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Monday, January 17, 2011 

Hill watchers worry about Issa’s plans

 

Even after a week-long tour of shuffling among the news media attempting to cover for his “most corrupt” communications blunder, Darrell Issa has a credibility problem. Even before the New Yorker ran a long profile (more on that later) about Issa’s checkered past today, the press corps has not been shy about expressing its wariness of Issa’s commitment to non-partisan oversight, and the sheer number of political pros who are nervous about what he might do is overwhelming.
 
On January 4th, Susan Milligan published "Issa, GOP More Interested in Politics Than Oversight" in U.S. News, editorializing that “the topics Issa is highlighting suggest a majority more interested in politics than true oversight. Maybe someone should investigate that.”
 
A similar sentiment was expressed in the New Jersey Star-Ledger a day later. The opinion page declared, "this is what we have learned from Issa before he has even banged that gavel once: He can’t distinguish between corruption and government inefficiency. And he takes on his new job with a verdict already in mind."
 
The Guardian got started even earlier, warning in November that "if [Republicans] allow Issa to run amok while unemployment soars and small businesses suffer, they will be seen, more than ever, as engines of partisan rancor, rather than partners in genuine bipartisan change and solutions in Congress. Nothing could be more dangerous for the GOP today."
 
Issa’s hometown newspaper, which knows him best, found Issa’s recent ‘corruption’ rhetoric irresponsible. The San Diego Union-Tribune shot back: “Sorry, congressman, that’s unacceptable. Corrupt means “to act dishonestly in return for money or personal gain.” It is not a term to be used loosely. With power comes responsibility. Issa has the power; he needs to exercise the responsibility.”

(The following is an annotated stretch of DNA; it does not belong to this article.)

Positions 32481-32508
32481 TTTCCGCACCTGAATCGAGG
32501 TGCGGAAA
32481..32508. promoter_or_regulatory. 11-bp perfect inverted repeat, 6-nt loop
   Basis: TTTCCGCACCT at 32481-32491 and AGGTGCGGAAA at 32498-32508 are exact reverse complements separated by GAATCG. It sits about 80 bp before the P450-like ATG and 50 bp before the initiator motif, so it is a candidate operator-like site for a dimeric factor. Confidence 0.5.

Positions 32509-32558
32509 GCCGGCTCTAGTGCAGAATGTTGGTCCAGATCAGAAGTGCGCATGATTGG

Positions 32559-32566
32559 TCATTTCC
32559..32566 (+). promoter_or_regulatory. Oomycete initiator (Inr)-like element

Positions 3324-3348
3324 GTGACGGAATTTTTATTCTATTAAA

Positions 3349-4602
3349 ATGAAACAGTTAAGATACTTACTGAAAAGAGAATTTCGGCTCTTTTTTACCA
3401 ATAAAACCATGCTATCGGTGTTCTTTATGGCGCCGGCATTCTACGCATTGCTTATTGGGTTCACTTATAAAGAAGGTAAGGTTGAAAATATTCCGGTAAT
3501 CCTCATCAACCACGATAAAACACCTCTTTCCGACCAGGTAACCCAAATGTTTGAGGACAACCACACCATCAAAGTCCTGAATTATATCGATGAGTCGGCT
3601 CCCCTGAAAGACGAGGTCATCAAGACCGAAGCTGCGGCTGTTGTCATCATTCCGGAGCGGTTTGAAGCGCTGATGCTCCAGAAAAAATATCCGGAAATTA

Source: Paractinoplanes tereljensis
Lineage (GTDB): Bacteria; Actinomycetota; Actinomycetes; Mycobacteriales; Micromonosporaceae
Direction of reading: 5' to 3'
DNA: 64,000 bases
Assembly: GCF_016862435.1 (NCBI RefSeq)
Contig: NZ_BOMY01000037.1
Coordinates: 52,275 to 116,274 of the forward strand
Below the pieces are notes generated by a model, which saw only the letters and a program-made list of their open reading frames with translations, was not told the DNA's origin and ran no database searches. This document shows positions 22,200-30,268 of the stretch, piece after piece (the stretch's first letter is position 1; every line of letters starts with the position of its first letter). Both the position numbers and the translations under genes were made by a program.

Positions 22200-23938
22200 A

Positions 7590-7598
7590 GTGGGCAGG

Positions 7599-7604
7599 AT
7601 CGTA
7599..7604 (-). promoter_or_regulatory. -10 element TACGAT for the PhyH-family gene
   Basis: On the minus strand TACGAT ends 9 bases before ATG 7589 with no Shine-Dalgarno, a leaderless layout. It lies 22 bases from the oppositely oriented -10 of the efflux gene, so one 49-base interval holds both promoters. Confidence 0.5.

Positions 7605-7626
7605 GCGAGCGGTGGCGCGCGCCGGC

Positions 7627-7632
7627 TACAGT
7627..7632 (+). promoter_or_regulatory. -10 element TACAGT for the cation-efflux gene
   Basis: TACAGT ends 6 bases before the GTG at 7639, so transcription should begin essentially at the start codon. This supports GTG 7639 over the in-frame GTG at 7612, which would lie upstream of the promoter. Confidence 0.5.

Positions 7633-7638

Across the country, the Washington Post editorial board reacted similarly to Issa’s comments, titling its January 3rd editorial “Rep. Darrell Issa's wild accusations are hurtful - to his own reputation.” The editorial blasted Issa for use of “repeated, inflammatory rhetoric,” calling his accusations baseless and “patently false.”
 
The Philadelphia Enquirer also questioned Issa’s credibility recently, describing his statements about the President as “way out of line.” The scathing article examined Issa’s goals as House Oversight Committee Chair, warning that he will most likely pursue an agenda that consists of “holding hearings that turn into partisan witch hunts for perceived bogeymen.”
 
Finally emerging into the spotlight, Issa’s record is clearly inspiring widespread concern. His enthusiasm for the megaphone has thus far remained checked by widespread concerns that Issa would use his chairmanship for exclusively partisan purposes in the same way that Dan Burton did during the Clinton years. As Politico notes, Issa's plans for hearings:
 
harks back to the days of... Rep. Dan Burton (R-Ind.), who picked fights with former President Bill Clinton’s White House.
 
So the question remains: will the man leading the House Oversight and Government Reform Committee keep his foot out of his mouth and run his committee responsibly--or is Burton 2.0 about to start issuing subpoenas?

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